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This year was a momentous one for the California Institute for Regenerative Medicine (CIRM). We celebrated the passage of Proposition 14, and as a result, introduced our new strategic plan and added a group of talented individuals to our team.  

We shared our most exciting updates and newsworthy stories—topics ranging from stem cell research to diversity in science—right here on The Stem Cellar. Nearly 100,000 readers followed along throughout the year! 

In case you missed them, here’s a recap of our most popular blogs of 2021. We look forward to covering even more topics in 2022 and send a sincere thank you to our wonderful Stem Cellar readers for tuning in!  

Image courtesy of ViaCyte
  1. Type 1 Diabetes Therapy Gets Go-Ahead for Clinical Trial 
    This past year, ViaCyte and CRISPR Therapeutics put their heads together to develop a novel treatment for type 1 diabetes (T1D). The result was an implantable device containing embryonic stem cells that develop into pancreatic progenitor cells, which are precursors to the islet cells destroyed by T1D. The hope is that when this device is transplanted under a patient’s skin, the progenitor cells will develop into mature insulin-secreting cells that can properly regulate the glucose levels in a patient’s blood. 
CIRM’s new General Counsel Kevin Marks
  1. CIRM Builds Out World Class Team With 5 New hires 
    After the Passage of Proposition 14 in 2020, CIRM set ambitious goals as part of our new strategic plan. To help meet these goals and new responsibilities, we added a new group of talented individuals with backgrounds in legal, finance, human resources, project management, and more. The CIRM team will continue to grow in 2022, as we add more team members who will work to fulfil our mission of accelerating world class science to deliver transformative regenerative medicine treatments in an equitable manner to a diverse California and world.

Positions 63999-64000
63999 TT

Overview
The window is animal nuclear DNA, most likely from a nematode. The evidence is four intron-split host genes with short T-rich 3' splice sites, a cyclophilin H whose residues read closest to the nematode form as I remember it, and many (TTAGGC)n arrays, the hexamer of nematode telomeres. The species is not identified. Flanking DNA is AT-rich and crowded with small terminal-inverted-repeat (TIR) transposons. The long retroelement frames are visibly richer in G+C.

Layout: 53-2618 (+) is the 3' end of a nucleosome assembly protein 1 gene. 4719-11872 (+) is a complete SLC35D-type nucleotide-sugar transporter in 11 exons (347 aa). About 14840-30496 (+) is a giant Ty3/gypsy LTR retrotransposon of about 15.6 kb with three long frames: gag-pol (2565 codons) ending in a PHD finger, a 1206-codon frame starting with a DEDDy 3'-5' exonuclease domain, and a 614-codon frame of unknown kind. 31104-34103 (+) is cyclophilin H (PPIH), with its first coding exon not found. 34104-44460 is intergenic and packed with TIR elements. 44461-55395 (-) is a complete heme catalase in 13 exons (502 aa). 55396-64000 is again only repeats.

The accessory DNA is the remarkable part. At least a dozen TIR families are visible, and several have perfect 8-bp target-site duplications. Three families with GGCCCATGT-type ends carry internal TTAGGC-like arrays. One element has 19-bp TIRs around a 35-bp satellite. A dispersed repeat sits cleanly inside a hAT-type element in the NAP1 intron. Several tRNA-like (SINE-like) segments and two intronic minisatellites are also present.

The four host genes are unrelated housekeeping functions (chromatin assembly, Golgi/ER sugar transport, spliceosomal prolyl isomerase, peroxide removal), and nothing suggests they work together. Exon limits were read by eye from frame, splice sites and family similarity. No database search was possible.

Image source: Doug Blackiston
  1. Meet Xenobots 2.0 – the Next Generation of Living Robots 
    In 2020, we wrote about how researchers at the University of Vermont and Tufts University were able to create what they call xenobots – the world’s first living, self-healing robots created from frog stem cells. Fast forward to 2021: the same team created an upgraded version of these robots that they have dubbed Xenobots 2.0. These upgraded robots can self-assemble a body from single cells, do not require muscle cells to move, and demonstrate the capability to record memory. Interesting stuff! 
Pictured: Clive Svendsen, Ph.D.
  1. CIRM Board Approves New Clinical Trial for ALS 
    In June, CIRM’s governing Board awarded $11.99 million to Cedars-Sinai to fund a clinical trial for amyotrophic lateral sclerosis (ALS), also known as Lou Gehrig’s disease. Clive Svendsen, Ph.D. and his team will be conducting a trial that uses a combined cell and gene therapy approach as a treatment for ALS. The trial builds upon CIRM’s first ALS trial, also conducted by Cedars-Sinai and Svendsen. 
Image courtesy of Karolina Grabowska
  1. COVID is a Real Pain in the Ear 
    Viral infections are a known cause of hearing loss and other kinds of infection. That’s why before the pandemic started, Dr. Konstantina Stantovic at Massachusetts Eye and Ear and Dr. Lee Gherke at MIT had been studying how and why things like measles, mumps and hepatitis affected people’s hearing. After COVID hit, they heard reports of patients experiencing sudden hearing loss and other problems, so they decided to take a closer look. 

And there you have it: The Stem Cellar’s top blog posts of 2021! If you’re looking for more ways to get the latest updates from The Stem Cellar and CIRM, follow us on social media on FacebookTwitterLinkedIn, and Instagram

A year unlike any other – a look back at one year post Prop 14

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State flag of California

2020 was, by any standards, a pretty wacky year. Pandemic. Political convulsions. And a huge amount of uncertainty as to the funding of life-saving therapies at CIRM. Happily those all turned out OK. We got vaccines to take care of COVID. The election was won fair and square (seriously). And Proposition 14 was approved by the voters of California, re-funding your favorite state Stem Cell Agency.